Jim O'Neill, the Goldman Sachs economist credited with coining the "Brics" acronym to refer to the fast-growing economies in Brazil, Russia, India and China, will retire from the Wall Street bank later this year.
The 55-year-old, who grew up in Gatley, Manchester, has spent nearly two decades with Goldman, joining as a partner co-head of economics research in 1995. In 2010, he took over as chairman of the firm's asset management business.
"He has identified revolutionary economic trends, defining the concept of the Brics which has become synonymous with the emergence of Brazil, Russia, India and China as growth opportunities of the future," Goldman's chief executive Lloyd Blankfein said.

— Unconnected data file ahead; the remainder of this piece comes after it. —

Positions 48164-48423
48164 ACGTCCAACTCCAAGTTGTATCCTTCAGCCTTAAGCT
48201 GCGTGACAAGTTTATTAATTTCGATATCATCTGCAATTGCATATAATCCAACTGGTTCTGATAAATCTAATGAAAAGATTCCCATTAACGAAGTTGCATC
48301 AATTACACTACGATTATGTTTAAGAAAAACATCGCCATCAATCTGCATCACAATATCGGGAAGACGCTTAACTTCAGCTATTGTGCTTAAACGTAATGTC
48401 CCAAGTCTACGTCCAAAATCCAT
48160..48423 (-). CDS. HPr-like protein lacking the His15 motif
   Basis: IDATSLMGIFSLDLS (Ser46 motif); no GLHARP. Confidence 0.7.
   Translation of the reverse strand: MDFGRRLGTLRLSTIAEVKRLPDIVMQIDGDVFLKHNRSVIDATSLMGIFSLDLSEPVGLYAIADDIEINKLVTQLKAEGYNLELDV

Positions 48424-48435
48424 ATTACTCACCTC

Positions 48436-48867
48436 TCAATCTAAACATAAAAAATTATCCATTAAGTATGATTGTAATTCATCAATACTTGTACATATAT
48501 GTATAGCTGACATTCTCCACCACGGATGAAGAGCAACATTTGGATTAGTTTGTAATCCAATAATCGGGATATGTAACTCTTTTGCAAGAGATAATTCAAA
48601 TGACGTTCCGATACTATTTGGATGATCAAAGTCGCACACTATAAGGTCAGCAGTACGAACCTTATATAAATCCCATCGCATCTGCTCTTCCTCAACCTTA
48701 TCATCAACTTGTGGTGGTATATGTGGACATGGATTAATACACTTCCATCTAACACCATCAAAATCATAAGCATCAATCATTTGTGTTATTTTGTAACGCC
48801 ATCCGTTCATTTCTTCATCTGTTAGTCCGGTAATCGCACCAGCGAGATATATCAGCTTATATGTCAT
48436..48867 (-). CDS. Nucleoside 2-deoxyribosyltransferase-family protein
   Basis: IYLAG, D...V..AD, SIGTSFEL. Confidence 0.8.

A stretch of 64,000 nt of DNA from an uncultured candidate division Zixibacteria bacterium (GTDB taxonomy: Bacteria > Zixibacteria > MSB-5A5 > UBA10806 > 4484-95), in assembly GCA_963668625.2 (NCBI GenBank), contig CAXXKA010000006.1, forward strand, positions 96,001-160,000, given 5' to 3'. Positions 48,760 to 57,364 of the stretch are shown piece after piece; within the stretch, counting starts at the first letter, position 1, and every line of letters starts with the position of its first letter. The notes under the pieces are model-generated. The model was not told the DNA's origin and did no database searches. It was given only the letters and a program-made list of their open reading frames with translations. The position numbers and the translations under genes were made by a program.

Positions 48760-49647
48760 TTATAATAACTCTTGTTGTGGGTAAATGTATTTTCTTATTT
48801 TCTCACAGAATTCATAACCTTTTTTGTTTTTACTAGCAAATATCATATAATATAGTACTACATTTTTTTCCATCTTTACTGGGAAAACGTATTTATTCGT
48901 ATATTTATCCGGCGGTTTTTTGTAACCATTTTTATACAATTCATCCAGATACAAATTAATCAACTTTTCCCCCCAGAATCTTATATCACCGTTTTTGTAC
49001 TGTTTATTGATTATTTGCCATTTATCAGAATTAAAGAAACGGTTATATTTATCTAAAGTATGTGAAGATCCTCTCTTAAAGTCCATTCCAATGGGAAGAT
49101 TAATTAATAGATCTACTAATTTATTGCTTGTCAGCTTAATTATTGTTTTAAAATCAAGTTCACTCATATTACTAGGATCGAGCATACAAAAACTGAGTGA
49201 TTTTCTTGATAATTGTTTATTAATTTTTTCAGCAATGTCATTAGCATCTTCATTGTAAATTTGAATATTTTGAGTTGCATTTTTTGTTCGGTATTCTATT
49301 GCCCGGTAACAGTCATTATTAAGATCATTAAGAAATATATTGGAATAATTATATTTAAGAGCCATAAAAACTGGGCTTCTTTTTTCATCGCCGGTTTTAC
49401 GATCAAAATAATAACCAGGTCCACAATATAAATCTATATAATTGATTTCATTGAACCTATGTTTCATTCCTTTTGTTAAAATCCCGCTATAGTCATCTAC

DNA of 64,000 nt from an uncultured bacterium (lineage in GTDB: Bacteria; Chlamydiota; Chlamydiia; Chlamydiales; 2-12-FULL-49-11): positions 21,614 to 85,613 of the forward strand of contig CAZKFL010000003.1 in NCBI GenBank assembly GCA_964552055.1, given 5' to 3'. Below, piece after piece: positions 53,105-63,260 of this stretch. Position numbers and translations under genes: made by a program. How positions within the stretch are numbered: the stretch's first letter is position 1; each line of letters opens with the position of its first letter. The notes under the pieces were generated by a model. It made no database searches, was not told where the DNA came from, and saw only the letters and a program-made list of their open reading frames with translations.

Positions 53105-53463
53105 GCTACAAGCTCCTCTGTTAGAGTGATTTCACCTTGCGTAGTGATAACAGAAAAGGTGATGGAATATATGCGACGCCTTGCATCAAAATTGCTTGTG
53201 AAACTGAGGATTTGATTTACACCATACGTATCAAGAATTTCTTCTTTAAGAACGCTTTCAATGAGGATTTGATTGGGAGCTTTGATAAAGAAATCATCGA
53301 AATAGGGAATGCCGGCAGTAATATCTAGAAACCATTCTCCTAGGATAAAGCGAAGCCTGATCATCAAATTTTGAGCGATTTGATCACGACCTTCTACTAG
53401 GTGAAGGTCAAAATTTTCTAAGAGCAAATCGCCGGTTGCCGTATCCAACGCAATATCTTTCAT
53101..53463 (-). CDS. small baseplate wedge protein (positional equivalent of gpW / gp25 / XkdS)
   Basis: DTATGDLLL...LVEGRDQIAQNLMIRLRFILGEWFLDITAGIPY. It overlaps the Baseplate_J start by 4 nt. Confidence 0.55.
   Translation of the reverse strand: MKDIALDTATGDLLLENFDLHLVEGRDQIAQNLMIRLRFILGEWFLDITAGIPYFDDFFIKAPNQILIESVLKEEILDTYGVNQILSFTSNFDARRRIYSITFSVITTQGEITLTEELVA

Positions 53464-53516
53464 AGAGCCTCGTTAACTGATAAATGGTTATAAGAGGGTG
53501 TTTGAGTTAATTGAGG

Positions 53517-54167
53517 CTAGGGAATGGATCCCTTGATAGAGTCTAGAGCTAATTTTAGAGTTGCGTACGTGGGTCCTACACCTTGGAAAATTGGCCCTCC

A well known Manchester United fan, and one of the Red Knights who tried to buy the club in 2010, Mr O'Neill came up with the Brics concept in 2001, long before many on Wall Street and in the City woke up to the opportunities presented by the fast-growing markets. "Jim's Bric thesis has challenged conventional thinking about emerging markets and, as a result, has had a significant economic and social impact," Mr Blankfein said.